Bulldogs stroll into Columbia

Ankle injury has Turiaf
hobbled, but Gonzaga
forward still dangerous
Thursday, December 30, 2004 | 12:00 a.m. CST; updated 5:51 a.m. CDT, Monday, July 21, 2008

One of Gonzaga’s best players may not be at 100 percent against Missouri today, but considering the level the Bulldogs have been playing at, that probably won’t be enough to slow them down.

A little more than a week after falling six points short of upsetting No. 1 Illinois, on Dec. 22, Missouri (6-5) will have another chance to play giant-killer as the Tigers host a hobbled Ronny Turiaf and No. 12 Gonzaga (10-1) tonight at 7 in Mizzou Arena.

Gonzaga, traditionally an underrated team that overachieves in the NCAA tournament, has been no stranger to upsets this season. It just tends to be on the winning end.

Gonzaga is 2-1 against top-5 teams. The Bulldogs beat then-No. 3 Georgia Tech 85-73 on Dec. 18, and defeated No. 3 Oklahoma State 78-75 on Tuesday. Gonzaga lost to Illinois 89-72 on Nov. 27.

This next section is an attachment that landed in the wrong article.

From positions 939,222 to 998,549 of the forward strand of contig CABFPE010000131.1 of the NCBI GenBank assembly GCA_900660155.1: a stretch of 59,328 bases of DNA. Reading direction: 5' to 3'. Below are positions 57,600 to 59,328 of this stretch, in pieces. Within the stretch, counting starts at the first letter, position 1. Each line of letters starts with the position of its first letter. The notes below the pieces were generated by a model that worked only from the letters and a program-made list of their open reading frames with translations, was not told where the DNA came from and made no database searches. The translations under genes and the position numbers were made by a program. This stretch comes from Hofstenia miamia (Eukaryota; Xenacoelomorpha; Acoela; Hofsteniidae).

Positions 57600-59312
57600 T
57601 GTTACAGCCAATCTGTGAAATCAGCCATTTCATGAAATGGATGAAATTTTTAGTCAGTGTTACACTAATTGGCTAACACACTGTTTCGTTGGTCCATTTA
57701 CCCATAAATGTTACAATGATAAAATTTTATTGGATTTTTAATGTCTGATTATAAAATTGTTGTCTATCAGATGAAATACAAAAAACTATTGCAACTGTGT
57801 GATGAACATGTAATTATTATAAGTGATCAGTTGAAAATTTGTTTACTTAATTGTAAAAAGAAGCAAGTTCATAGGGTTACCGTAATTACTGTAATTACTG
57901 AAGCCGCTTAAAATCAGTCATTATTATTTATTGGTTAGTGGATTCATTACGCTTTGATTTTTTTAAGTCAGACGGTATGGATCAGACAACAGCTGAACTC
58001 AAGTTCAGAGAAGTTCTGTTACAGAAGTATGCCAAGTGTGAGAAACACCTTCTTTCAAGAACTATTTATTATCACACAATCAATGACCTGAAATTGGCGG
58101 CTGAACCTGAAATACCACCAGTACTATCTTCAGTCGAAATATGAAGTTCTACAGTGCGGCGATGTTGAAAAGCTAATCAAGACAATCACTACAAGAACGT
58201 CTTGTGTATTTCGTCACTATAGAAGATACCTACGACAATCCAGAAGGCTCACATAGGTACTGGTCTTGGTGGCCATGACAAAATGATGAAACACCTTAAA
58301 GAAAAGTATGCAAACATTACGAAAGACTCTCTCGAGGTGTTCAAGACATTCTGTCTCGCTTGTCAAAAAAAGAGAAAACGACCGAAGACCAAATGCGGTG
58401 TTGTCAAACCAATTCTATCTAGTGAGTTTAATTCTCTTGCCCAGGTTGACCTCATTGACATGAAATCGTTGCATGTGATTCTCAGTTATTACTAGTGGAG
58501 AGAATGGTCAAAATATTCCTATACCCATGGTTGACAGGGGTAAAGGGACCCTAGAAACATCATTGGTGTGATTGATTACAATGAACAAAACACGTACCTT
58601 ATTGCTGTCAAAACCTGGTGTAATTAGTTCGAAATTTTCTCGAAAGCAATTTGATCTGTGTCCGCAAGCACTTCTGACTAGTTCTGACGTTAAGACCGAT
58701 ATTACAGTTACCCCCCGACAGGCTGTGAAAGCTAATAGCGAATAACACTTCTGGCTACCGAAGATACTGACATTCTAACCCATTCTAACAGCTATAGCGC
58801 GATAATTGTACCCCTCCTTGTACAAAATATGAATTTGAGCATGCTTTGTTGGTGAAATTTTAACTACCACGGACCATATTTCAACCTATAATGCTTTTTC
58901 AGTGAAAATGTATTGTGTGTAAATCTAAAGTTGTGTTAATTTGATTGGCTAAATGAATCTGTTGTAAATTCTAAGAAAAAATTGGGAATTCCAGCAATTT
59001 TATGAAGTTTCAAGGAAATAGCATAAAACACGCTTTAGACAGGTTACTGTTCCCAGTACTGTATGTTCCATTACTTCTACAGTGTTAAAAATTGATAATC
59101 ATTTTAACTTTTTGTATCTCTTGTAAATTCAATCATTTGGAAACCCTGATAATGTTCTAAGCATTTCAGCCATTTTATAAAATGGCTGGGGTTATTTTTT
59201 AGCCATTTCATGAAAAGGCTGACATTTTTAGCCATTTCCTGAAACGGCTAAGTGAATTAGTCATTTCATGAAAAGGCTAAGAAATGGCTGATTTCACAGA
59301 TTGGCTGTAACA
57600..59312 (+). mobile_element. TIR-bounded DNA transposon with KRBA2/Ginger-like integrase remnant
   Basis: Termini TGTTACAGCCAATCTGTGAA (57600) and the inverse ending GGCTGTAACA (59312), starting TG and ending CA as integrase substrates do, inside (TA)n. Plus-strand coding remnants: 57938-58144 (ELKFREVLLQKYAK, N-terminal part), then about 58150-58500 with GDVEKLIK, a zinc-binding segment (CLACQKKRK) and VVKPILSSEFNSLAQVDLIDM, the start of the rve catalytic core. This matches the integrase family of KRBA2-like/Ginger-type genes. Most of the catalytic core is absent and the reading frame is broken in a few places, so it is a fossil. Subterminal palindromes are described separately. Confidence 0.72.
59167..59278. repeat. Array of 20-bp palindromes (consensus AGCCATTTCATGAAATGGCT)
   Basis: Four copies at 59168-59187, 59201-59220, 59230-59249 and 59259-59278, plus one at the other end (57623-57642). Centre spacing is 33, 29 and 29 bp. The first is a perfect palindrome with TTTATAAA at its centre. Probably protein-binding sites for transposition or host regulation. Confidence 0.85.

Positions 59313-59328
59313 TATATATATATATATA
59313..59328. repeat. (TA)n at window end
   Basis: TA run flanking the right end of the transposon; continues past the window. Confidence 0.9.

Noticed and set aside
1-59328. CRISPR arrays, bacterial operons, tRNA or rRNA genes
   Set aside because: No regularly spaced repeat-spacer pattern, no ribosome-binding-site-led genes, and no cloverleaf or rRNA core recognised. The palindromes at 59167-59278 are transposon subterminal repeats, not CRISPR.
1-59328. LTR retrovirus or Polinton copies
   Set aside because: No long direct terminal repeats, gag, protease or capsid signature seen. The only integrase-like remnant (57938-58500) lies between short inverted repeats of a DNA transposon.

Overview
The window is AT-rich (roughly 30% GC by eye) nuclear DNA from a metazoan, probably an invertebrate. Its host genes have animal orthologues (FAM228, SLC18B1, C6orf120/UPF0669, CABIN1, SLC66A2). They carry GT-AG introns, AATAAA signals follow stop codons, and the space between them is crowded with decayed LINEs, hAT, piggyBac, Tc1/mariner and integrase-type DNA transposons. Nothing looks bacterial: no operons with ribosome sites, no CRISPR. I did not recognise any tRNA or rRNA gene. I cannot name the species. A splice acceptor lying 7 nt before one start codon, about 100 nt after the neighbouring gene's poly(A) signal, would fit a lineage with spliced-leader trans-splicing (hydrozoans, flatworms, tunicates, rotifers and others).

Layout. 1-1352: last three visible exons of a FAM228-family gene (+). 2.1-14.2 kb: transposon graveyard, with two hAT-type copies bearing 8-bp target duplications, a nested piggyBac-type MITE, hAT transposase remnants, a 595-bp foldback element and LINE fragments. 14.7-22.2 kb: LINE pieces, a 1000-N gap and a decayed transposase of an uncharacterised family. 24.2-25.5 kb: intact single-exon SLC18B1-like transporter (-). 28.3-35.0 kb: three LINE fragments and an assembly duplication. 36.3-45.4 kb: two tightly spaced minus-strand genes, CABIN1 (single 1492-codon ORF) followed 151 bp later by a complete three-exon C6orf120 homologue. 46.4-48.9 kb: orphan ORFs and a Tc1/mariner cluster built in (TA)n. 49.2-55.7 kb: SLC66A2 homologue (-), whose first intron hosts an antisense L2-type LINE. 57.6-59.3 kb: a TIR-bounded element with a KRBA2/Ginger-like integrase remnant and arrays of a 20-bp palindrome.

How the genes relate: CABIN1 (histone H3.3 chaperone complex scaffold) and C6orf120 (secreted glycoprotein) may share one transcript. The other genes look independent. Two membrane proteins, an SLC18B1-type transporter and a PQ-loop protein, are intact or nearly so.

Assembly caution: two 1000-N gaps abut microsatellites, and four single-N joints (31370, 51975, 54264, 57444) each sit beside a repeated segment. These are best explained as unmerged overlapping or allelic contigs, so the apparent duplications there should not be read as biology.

Gonzaga also handed then-No. 16 Washington its first loss of the season, on Dec. 1.

“I don’t think there’s necessarily more pressure on us,” said Turiaf, a senior forward.“We know there’s greater expectations, but we just want to keep getting better with every game.”

Turiaf leads the Bulldogs in scoring this season with 19.1 points per game. He had a career-high 40 against Idaho on Nov. 24. He also averages 9.1 rebounds.

A recurring right ankle sprain has slowed Turiaf in his past few contests. He was first injured against Washington State on Dec. 7.

Stopping Turiaf will be a key for the Tigers.

“They are a strong team,” Missouri coach Quin Snyder said. “They are a team with a lot of offensive weapons, and we have to keep progressing defensively to give ourselves an opportunity in that game.”

A combination of the ankle injury and foul trouble limited Turiaf against Oklahoma State. He had 10 points in 18 minutes.

Junior forward J.P. Batista came off the bench and contributed 20 points in Turiaf’s stead. Sophomore forward Adam Morrison added 19.

“That’s just how this team is,” Turiaf said. “We can go deep. We have a lot of talented guys that can do it for us.”

Gonzaga is known for its deep bench. Seven Bulldogs play more than 20 minutes per game and four score more than 11 per game.

That versatility could pose a problem for Missouri, but the Tigers’ defense has been improving.

The Tigers held Illinois to its lowest point total this season in Missouri’s 70-64 loss last week.

“It’s all going to start on the defensive end,” Snyder said. “That’s the right way to play, and I really believe if you work hard on defense and play the right way then the basketball gods will reward you for it.”

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